Date of Award:


Document Type:


Degree Name:

Doctor of Philosophy (PhD)



Committee Chair(s)

James A. MacMahon


James A. MacMahon


Plant-pollinator interactions were studied in two subalpine meadows to determine the role of pollination in structuring the herbaceous flower communities. The majority of the entomophilous plant species set significantly less seed when caged to prevent visitation than when exposed to flower visitors. Visitation rate was directly related to temperature and radiation. The number of animal species visiting flowers each week was directly related to the number of plant species in bloom. Most visitor species used ≤3 species of plants, while most plant species hosted ≤8 species of flower visitors. Floral niche breadth increased with increasing animal species diversity, but animal niche breadth was not related to flowering plant species diversity. The mean weekly visitation rate for each plant species was significantly related to floral relative density. Percent seed set was not related to visitation rate or flower density. Flowering period overlap and pollinator similarity varied for most species from one year to the next. There was no indication of competition for pollinators in either community. Supplementing the nectar of Geranium viscosissimum F.&M. resulted in a significant increase in the visitation rate and in the number of visiting species but did not affect either aspect of visitation to the other species in flower. The introduction of Penstemon cyananthus Hook. did not alter the visitation patterns of the other plant species.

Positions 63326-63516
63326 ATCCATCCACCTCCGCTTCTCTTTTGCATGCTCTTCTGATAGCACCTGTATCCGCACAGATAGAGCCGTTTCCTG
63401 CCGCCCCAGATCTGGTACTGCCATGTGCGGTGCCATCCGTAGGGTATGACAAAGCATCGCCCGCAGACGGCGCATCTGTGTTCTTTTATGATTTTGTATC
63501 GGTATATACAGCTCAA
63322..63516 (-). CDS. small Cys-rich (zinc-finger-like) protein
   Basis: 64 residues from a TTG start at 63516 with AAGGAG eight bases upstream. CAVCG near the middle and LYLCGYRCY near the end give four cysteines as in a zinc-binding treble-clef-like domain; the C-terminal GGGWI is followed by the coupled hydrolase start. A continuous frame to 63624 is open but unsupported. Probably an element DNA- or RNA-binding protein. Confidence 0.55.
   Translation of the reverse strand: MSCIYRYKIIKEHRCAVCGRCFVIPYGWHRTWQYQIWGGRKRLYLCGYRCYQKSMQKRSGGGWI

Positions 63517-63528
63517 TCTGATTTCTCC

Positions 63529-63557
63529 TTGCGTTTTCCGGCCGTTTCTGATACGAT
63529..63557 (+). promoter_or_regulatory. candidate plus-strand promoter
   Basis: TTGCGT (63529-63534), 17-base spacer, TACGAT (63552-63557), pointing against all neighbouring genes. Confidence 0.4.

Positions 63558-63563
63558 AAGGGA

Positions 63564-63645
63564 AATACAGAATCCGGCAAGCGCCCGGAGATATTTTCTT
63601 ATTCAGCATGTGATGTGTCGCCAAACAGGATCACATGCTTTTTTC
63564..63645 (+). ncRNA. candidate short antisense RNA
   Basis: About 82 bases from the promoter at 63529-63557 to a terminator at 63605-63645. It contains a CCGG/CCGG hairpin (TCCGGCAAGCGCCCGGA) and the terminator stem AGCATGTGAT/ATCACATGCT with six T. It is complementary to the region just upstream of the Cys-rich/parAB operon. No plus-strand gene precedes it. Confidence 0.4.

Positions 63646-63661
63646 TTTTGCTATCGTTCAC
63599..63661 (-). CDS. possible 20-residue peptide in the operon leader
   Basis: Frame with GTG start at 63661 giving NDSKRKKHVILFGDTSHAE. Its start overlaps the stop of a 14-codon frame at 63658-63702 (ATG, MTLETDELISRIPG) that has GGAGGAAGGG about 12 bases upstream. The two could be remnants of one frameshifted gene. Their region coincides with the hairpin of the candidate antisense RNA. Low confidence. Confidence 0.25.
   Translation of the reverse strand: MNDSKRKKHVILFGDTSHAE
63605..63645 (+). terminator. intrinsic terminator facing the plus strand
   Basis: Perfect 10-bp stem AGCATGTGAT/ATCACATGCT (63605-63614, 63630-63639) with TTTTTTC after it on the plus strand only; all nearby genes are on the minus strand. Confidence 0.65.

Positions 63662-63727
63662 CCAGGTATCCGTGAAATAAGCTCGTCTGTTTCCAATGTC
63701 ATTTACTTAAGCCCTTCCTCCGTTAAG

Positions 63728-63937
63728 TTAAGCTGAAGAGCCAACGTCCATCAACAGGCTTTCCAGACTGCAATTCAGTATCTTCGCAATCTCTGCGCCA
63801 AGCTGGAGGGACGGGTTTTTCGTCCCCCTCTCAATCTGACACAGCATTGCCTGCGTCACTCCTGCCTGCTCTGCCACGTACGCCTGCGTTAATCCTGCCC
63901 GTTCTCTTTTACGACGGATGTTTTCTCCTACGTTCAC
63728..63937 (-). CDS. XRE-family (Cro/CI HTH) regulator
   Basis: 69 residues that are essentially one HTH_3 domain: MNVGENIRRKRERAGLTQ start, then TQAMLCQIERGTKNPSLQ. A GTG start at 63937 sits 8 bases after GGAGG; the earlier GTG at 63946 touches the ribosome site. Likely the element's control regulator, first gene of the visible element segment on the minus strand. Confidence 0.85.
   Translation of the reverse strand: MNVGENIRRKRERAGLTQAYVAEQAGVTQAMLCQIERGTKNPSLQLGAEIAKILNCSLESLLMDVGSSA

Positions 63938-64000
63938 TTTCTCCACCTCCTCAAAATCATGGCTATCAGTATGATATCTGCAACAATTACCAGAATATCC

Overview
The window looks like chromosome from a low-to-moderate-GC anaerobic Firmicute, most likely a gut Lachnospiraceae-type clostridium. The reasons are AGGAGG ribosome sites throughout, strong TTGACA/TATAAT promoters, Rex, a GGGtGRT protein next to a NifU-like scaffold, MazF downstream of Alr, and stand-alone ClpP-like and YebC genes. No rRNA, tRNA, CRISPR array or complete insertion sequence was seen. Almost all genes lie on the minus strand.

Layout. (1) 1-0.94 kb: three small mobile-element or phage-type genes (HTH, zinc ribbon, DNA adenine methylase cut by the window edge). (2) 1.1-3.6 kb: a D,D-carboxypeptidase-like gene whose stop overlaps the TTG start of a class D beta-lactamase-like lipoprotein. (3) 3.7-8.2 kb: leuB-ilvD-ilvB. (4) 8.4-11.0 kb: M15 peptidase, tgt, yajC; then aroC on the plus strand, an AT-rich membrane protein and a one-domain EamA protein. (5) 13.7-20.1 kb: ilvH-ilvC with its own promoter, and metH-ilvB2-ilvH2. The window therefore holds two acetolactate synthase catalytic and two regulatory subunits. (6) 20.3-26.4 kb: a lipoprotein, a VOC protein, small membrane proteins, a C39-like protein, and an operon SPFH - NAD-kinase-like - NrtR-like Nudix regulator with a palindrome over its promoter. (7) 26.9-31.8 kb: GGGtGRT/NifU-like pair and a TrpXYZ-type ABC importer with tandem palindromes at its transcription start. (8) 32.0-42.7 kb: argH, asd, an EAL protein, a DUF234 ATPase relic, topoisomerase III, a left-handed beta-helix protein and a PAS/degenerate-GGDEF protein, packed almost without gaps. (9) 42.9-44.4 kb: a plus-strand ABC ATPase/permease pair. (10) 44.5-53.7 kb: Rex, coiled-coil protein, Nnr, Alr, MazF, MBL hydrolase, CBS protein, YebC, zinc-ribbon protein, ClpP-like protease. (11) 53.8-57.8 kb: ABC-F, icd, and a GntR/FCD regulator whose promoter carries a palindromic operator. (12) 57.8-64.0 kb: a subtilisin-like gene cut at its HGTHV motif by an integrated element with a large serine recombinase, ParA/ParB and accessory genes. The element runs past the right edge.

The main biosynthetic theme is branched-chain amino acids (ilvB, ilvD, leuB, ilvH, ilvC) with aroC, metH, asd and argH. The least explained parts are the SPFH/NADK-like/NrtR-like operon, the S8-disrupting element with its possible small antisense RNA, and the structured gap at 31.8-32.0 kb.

Plant-pollinator interactions play an indirect role in the structuring of these floral communities. Cross pollination facilitates high genetic variability in subalpine plants, but does not appear to regulate the plant populations directly.



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